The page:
Total Accuracy: Better than 1% of reading in most cases (lab measurements). Field measurement accuracy depends on ground noise and resistivity. Instrument will calculate and display running estimate of measuring accuracy.
System Calibration: Calibration is done digitally by the microprocessor based on correction values stored in memory.
Supported Configurations: In manual mode: Resistance, Schlumberger, Wenner, dipole-dipole, pole-dipole, and pole-pole.
In automatic mode: Any configuration can be programmed via command file.
Operating System: Stored in reprogrammable flash memory. Updated versions can be downloaded from our website and stored in the flash memory.
Data Storage: Full resolution reading average and error are stored along with user-entered coordinates and time of day for each measurement. Storage is effected automatically in a job-oriented file system.
Data Display: Apparent resistivity (ohmmeter), current intensity (mA), and measured voltage (mV) are displayed and stored in memory for each measurement. Data can also be displayed on an Android device in real time as bright color pseudosections, IP curves, transmitter/receiver plot, contact resistance measurements, and more.
Memory Capacity: The internal SuperSting memory can store more than 79,000 measurements (resistivity mode) and more than 26,000 measurements in combined resistivity/IP mode.
Data Transmission: Data can be instantaneously transferred from the Android device by email or by file transfer from the Android device USB port. RS-232C channel available to dump data from instrument to a Windows-type computer on user command.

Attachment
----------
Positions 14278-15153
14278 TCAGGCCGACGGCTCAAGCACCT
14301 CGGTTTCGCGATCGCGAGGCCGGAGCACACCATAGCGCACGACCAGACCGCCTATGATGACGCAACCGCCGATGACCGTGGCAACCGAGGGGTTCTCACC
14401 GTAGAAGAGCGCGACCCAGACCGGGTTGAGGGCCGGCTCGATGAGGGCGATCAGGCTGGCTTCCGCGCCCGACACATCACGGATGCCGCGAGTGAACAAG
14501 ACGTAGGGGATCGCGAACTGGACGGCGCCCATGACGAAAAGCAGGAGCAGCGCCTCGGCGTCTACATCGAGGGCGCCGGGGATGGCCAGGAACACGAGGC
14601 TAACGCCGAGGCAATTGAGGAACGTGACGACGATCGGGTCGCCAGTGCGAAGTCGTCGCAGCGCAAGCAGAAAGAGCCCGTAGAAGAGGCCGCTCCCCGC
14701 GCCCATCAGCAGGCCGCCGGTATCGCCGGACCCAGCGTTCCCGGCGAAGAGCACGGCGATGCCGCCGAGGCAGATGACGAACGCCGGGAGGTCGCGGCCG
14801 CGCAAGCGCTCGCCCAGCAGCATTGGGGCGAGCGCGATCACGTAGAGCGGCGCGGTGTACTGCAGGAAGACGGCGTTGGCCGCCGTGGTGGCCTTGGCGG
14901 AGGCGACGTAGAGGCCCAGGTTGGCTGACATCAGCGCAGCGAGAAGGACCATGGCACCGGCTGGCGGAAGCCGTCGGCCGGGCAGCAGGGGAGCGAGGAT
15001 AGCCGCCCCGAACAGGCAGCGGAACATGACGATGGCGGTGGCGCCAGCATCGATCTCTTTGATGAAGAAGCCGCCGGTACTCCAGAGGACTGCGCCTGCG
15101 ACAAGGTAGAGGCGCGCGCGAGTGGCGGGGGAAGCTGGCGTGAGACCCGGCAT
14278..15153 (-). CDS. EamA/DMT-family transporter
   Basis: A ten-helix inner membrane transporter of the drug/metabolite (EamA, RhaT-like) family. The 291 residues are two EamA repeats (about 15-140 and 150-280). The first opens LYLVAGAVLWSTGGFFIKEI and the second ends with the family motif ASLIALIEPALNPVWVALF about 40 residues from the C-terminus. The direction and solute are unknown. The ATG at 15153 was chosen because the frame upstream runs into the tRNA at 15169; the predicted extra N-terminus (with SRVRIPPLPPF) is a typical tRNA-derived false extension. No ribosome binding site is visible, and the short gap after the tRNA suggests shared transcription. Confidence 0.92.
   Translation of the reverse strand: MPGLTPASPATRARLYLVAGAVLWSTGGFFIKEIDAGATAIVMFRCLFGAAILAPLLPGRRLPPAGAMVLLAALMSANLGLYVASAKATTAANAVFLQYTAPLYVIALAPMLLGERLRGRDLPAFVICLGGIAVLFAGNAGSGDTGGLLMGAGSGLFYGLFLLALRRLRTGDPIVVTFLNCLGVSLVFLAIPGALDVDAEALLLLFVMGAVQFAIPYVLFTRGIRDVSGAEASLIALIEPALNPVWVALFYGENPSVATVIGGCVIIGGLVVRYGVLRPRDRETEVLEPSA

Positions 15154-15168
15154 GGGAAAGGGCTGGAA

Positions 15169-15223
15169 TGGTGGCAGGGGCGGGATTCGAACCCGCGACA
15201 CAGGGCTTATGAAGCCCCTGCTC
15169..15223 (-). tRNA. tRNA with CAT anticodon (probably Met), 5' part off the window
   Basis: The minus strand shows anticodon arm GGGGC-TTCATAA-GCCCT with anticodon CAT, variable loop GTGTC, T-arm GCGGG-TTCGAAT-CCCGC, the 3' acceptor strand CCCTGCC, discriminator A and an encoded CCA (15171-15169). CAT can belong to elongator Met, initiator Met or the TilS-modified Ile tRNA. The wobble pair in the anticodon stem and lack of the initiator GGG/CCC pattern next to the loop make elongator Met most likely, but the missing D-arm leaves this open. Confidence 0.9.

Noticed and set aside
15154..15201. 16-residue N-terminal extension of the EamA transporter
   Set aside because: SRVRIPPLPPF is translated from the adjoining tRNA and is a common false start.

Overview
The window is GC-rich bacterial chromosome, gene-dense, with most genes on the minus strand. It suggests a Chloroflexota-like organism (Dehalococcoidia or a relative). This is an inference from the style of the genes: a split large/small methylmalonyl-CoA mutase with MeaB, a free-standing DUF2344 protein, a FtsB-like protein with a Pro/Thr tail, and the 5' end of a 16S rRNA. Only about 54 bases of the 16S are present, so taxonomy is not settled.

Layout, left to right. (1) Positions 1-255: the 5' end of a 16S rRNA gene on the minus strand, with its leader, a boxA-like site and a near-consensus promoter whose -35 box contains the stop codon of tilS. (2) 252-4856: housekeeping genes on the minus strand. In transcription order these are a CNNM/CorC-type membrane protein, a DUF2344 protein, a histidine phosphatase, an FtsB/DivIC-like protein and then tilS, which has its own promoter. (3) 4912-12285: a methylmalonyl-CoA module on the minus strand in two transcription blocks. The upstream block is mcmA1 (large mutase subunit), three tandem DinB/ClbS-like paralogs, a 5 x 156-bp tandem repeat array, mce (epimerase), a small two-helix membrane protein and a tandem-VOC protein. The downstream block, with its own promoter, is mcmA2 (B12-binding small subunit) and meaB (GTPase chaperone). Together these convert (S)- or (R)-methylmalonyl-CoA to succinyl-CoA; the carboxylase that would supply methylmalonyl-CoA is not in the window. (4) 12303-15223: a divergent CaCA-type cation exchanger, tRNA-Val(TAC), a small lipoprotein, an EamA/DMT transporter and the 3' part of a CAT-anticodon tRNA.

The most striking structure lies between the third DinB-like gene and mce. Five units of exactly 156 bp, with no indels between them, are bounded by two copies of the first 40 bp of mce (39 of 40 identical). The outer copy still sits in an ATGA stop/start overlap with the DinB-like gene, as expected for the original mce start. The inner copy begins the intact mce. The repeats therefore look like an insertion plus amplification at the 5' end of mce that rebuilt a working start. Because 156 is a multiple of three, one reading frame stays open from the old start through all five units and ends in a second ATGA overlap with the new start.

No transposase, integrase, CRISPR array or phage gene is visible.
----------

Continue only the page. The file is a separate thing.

Automatic Multi-Electrodes: The SuperSting is designed to run dipole-dipole, pole-dipole, pole-pole, gradient, Wenner, and Schlumberger surveys including roll-along surveys completely automatic with the patented Dual Mode Automatic Multi-Electrode system (U.S. Patent ,404,203) or a passive electrode cable system.
The SuperSting can run any other array by using user-programmed command files. These are ASCII files that can be created using a regular text editor. The command files are uploaded to the SuperSting RAM memory and can at any time be recalled and run as a survey.
Power Supply, Field: 12V or 2x12V DC external power—connector on front panel.
Optional AC/DC power supply and motor generator.
Power Supply, Office: DC power supply.
Operating Time: Depends on survey conditions and size of battery used. Internal circuitry in auto-mode adjusts current to save energy.
Operating Temperature: -5 to +50°C.
Weight: 10.9 kg (24 lbs.).
Dimensions: Width: 184 mm (7.25″). Length: 406 mm (16″). Height: 273 mm (10.75″).